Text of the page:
July 08, 2011
Book Review: Gun Digest “Tactical Shotgun”
By Phil Bourjaily
Tactical shotguns are not my area but as I find anything having to do with smoothbores interesting, I have been redressing that gap in my knowledge by reading the new Gun Digest book “Tactical Shotgun” by Scott W. Wagner, a longtime law-enforcement veteran. It contains some solid advice on training, drills and techniques interspersed among more basic information and pictures of guns and ammunition.
One concept that challenged my ideas about shotguns is Wagner’s contention that a shotgun is not only not an area weapon as you see it represented in popular culture* (I knew that) but a precision weapon at close range. He cites instances like the case of the nightclub shooting of guitarist “Dimebag” Darryl Abbot in 2004. An officer with an 870 killed the shooter from 20 feet away with buckshot while harming neither a hostage nor any one of the 200 people in the club.
Therefore, for Wagner’s law enforcement purposes, the tighter a shotgun patterns, the more useful it is. He prefers the standard 8-pellet load of 00 buck to the 9-pellet load, as he says there is often a flyer pellet in the nine shot (the book has pattern pictures of both). In general, he says, most close-range shotgun patterns open at the rate of about one inch per yard which jibes with what I have seen. From my own experience shooting a stack of home defense ammo for a recent column, the Federal Flitecontrol 9-pellet load of 00 is a notable exception, spreading no more than 3 ½ inches at 15 yards and not containing the single flyer Wagner mentions.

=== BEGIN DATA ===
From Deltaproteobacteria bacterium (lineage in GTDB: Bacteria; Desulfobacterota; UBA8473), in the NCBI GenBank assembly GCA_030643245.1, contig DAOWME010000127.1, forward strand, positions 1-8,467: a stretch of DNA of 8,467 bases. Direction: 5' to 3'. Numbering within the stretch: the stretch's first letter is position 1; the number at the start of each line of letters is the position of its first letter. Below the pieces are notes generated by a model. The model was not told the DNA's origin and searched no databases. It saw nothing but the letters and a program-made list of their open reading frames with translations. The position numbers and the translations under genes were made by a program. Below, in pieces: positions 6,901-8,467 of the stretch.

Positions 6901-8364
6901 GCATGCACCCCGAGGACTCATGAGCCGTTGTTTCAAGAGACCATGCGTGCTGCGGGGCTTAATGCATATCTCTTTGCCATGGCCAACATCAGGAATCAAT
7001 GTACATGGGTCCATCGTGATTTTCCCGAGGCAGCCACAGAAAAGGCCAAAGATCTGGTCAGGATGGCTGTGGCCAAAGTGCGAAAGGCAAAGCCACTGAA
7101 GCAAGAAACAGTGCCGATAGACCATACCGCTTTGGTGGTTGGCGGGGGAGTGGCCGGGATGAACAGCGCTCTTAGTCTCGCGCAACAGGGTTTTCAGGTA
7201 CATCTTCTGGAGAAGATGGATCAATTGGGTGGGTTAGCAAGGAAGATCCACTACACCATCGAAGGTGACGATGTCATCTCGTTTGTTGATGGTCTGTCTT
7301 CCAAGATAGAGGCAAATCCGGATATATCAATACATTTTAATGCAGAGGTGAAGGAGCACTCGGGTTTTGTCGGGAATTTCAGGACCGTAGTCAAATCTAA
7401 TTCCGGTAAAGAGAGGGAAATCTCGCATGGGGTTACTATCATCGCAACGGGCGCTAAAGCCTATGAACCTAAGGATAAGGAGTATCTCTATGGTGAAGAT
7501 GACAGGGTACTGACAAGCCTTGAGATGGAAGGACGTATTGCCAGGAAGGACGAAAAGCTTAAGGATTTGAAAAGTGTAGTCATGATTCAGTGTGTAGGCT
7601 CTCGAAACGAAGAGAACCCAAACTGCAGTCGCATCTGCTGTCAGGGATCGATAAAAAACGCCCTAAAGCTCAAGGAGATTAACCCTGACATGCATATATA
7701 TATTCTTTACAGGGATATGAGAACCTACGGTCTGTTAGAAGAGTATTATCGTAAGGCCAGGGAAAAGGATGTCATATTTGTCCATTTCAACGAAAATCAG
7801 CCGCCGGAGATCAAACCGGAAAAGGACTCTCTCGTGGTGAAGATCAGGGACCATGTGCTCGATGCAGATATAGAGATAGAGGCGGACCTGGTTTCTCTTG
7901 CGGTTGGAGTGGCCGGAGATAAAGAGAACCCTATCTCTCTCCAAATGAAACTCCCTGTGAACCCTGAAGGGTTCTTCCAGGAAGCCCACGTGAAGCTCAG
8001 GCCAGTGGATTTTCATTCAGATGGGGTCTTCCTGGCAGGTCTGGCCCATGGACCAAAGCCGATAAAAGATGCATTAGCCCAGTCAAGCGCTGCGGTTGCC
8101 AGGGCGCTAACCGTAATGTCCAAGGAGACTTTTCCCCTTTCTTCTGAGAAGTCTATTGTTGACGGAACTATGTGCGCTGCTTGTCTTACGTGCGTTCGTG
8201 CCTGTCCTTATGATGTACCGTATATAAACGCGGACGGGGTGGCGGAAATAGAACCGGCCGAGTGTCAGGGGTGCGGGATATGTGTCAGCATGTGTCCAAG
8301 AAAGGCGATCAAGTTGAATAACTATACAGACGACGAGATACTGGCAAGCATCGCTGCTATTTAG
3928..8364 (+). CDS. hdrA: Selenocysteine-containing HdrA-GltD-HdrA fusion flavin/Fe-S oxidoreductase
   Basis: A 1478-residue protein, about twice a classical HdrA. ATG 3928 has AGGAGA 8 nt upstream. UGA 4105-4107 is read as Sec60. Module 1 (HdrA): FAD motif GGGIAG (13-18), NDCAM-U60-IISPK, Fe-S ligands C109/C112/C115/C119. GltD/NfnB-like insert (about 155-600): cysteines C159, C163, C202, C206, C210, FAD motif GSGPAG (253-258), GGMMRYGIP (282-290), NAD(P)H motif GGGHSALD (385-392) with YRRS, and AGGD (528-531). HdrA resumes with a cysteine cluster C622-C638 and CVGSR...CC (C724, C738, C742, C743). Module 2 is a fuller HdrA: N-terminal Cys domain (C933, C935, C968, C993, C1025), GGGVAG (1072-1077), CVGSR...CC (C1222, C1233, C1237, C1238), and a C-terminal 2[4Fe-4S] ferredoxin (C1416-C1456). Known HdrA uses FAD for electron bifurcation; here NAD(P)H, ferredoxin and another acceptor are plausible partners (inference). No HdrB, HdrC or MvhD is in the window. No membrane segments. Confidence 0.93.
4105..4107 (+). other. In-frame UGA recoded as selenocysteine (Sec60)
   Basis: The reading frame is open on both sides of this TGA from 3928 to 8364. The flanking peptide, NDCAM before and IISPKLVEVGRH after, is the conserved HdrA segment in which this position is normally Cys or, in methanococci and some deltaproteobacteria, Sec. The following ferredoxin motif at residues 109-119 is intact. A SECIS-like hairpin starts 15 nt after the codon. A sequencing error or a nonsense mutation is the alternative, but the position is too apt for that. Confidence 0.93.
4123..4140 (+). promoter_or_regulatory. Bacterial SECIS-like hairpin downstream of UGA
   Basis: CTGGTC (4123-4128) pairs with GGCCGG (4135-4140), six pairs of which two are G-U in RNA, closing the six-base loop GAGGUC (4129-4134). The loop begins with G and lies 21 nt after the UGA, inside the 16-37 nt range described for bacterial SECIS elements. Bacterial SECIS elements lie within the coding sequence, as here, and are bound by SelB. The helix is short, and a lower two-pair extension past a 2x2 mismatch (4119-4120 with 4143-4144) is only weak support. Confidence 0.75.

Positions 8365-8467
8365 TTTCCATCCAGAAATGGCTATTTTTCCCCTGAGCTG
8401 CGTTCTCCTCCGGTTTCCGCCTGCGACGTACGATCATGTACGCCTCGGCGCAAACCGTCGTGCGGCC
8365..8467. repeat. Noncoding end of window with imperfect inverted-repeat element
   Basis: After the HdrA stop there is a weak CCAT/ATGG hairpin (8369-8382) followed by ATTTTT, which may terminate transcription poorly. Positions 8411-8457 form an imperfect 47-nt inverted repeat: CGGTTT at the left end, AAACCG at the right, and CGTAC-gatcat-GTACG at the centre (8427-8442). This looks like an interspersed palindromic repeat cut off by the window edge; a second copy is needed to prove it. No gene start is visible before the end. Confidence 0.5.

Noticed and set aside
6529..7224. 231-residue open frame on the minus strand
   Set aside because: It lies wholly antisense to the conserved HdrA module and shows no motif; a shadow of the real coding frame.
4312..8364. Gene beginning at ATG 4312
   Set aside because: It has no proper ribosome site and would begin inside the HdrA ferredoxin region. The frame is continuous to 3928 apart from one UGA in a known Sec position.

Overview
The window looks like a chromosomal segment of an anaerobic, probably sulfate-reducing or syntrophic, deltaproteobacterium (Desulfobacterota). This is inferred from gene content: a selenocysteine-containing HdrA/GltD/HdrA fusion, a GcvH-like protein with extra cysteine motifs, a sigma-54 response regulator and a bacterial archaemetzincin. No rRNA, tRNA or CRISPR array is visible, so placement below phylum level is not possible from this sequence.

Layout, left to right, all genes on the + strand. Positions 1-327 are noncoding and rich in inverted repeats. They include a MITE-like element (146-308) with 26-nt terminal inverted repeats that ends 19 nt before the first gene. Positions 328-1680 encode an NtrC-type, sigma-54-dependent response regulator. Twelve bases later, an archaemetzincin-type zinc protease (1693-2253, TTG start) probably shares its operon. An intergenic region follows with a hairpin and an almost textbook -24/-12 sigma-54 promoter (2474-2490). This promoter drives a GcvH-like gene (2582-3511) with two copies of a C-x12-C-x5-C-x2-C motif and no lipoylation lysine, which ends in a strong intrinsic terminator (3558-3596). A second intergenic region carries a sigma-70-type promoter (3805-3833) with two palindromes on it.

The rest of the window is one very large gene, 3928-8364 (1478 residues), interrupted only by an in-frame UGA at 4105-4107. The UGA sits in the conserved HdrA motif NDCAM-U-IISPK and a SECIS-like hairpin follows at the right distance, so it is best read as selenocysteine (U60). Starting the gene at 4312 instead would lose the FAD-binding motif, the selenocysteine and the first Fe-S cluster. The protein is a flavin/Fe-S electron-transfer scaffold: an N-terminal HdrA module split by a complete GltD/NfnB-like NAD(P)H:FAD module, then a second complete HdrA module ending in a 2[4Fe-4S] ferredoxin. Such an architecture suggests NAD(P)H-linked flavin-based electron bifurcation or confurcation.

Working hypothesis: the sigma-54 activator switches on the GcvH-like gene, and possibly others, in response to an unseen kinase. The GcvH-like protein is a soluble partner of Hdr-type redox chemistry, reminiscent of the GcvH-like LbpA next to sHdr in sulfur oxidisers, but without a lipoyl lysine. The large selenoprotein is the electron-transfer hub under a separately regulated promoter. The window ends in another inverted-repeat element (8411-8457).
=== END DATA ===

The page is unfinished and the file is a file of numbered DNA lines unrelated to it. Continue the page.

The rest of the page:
For civilian home defense, incidentally, Wagner comes down on the side of birdshot loads as being lethal up close and less likely to injure family members. He backs that argument up with a ballstic test on supermarket chickens, complete with pictures. In all, “Tactical Shotgun” is interesting read, whether you want to shoot tactical shotguns or if, like me, your interest in them is entirely theoretical.
*The most ridiculous literary shotgun scene ever occurs in Lee Child’s first Jack Reacher novel “Killing Floor.” According to the narrator, an Ithaca Mag-10 Roadblocker loaded with buckshot has the ability, with one shot at 100 feet, to decapitate two people standing on the floor while killing someone else 40 feet in the air. That is quite a lethal pattern for a load containing only 18 pellets.
If you'd like to purchase Tactical Shotgun, click here.